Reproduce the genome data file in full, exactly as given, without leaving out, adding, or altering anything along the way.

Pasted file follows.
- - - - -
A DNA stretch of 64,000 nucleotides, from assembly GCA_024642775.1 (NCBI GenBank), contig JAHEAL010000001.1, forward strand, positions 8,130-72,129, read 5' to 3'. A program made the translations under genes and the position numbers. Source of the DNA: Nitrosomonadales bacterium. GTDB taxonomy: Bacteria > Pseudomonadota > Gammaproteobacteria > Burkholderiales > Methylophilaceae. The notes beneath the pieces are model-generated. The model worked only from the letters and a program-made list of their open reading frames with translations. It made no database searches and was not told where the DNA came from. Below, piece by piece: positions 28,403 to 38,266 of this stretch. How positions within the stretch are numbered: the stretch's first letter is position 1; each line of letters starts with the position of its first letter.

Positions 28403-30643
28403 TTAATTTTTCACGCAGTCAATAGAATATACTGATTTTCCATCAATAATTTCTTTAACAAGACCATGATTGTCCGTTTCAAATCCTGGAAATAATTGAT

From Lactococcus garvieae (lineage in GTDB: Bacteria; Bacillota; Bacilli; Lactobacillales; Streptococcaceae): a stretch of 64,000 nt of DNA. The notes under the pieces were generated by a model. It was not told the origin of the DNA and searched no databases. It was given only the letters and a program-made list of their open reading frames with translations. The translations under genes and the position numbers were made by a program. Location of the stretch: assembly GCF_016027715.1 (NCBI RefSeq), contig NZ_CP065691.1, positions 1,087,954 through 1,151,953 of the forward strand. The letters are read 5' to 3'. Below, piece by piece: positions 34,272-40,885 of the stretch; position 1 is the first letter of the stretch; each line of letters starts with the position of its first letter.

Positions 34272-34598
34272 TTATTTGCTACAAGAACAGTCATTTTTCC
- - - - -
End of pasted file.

A DNA stretch of 64,000 nucleotides, from assembly GCA_024642775.1 (NCBI GenBank), contig JAHEAL010000001.1, forward strand, positions 8,130-72,129, read 5' to 3'. A program made the translations under genes and the position numbers. Source of the DNA: Nitrosomonadales bacterium. GTDB taxonomy: Bacteria > Pseudomonadota > Gammaproteobacteria > Burkholderiales > Methylophilaceae. The notes beneath the pieces are model-generated. The model worked only from the letters and a program-made list of their open reading frames with translations. It made no database searches and was not told where the DNA came from. Below, piece by piece: positions 28,403 to 38,266 of this stretch. How positions within the stretch are numbered: the stretch's first letter is position 1; each line of letters starts with the position of its first letter.

Positions 28403-30643
28403 TTAATTTTTCACGCAGTCAATAGAATATACTGATTTTCCATCAATAATTTCTTTAACAAGACCATGATTGTCCGTTTCAAATCCTGGAAATAATTGAT

From Lactococcus garvieae (lineage in GTDB: Bacteria; Bacillota; Bacilli; Lactobacillales; Streptococcaceae): a stretch of 64,000 nt of DNA. The notes under the pieces were generated by a model. It was not told the origin of the DNA and searched no databases. It was given only the letters and a program-made list of their open reading frames with translations. The translations under genes and the position numbers were made by a program. Location of the stretch: assembly GCF_016027715.1 (NCBI RefSeq), contig NZ_CP065691.1, positions 1,087,954 through 1,151,953 of the forward strand. The letters are read 5' to 3'. Below, piece by piece: positions 34,272-40,885 of the stretch; position 1 is the first letter of the stretch; each line of letters starts with the position of its first letter.

Positions 34272-34598
34272 TTATTTGCTACAAGAACAGTCATTTTTCC